"Academically, being able to translate news and original texts from around the world, hold conversations with people who speak these languages, learn really what a culture is, etc. has allowed me to broaden the sources of information from which I can learn."
Major(s) and Certificate(s): International Studies, African Studies Certificate
Language(s): Arabic, French & Wolof
Graduation Year: 2011
What motivated you to study this/these languages?
I learned French because when I was younger, I wanted to be Jacques Rogue (the president of the International Olympic Committee) and I figured I should probably learn one of the official languages of my future career. Learning Arabic seemed like the perfect way to guarantee getting a job when I graduate from UW-Madison. Wolof lessons were part of my study abroad program but it became clear that if I ever wanted to really get to know a culture, I should speak the language.
How have these languages enriched your life?
Speaking certain languages has helped me really dive into new cultures. Being able to understand the corner street vendor selling mangos, or a president speaking to a worldwide community in his or her native tongue has affected me in a positive way. Learning the French, Arabic, and Wolof languages have given me the opportunity to turn acquaintances into life-long connections through my travels. Understanding someone because I can speak the same language(s) as him or her has gifted me personally. I speak in a combination of all three every day with my friends and new families I made abroad thanks to the convenience of the Internet.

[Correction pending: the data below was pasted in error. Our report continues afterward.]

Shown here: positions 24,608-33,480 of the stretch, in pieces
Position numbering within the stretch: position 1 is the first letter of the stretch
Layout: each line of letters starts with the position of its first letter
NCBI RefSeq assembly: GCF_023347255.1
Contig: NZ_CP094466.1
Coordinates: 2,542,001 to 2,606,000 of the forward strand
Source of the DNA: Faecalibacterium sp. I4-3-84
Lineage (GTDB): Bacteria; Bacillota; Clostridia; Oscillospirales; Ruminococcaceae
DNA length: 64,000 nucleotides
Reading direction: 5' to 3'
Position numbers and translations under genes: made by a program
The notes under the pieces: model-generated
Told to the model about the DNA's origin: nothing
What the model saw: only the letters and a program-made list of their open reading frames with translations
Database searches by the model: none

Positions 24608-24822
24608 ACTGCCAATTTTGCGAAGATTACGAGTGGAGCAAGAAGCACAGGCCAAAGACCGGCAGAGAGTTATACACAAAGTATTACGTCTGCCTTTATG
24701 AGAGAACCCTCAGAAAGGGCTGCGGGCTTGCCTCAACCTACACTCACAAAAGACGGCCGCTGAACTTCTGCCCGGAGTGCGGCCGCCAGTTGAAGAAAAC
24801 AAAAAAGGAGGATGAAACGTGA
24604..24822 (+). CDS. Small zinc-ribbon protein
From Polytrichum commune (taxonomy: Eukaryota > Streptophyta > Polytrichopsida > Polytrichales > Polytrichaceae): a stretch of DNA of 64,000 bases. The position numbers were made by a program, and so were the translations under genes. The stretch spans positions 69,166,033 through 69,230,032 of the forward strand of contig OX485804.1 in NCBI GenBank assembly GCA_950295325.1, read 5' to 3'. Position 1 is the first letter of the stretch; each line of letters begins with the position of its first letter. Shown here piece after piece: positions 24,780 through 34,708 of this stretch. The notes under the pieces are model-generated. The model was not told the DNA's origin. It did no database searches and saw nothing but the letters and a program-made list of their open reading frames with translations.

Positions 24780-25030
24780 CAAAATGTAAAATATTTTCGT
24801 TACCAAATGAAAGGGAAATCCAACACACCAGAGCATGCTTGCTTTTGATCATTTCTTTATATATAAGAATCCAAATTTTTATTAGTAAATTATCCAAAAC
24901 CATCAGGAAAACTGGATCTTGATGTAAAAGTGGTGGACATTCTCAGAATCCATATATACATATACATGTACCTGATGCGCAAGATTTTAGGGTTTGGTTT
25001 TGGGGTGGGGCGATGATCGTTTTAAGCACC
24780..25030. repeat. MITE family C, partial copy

Academically, being able to translate news and original texts from around the world, hold conversations with people who speak these languages, learn really what a culture is, etc. has allowed me to broaden the sources of information from which I can learn. Knowing these languages definitely gives me an advantage when applying for jobs. I am able to work in countries all over the world thanks to my language skills. I can function language-wise in Francophone countries (much of North and West Africa, areas in Canada, the Caribbean, many Pacific Islands, Asia, many Western European countries), Arabic speaking countries (North Africa, the Middle East, and many other countries who learn Arabic in Koranic schools) and I can also boast that I am competent in a new language in less than one year of study (in the case of Wolof). This makes me eligible for occupations like the Foreign Service, international businesses, world organizations, etc.
What do you remember about your UW language classes? How were they different from other classes you took?
All the dialogues we had to write and perform in Arabic class were certainly memorable and entertaining especially because we tried to work in the word for mulberries (toot) in every conversation.
How have you maintained or improved your language(s) since graduation?
Who knew there was a sizeable Senegalese population in Madison! The other night I met someone in State Street Brats who went to school at the same study abroad school that I went to, except he was there as a domestic student.
I have used my Arabic to understand signs in Senegal written in Arabic. Not knowing Arabic could have left me lost in a labyrinth of backstreets for hours.
My love of soccer has definitely helped me make more connections and makes me feel more globally aware. Many times, it helps me learn geography, country profiles, and a sense of culture. It’s the world’s sport for a reason!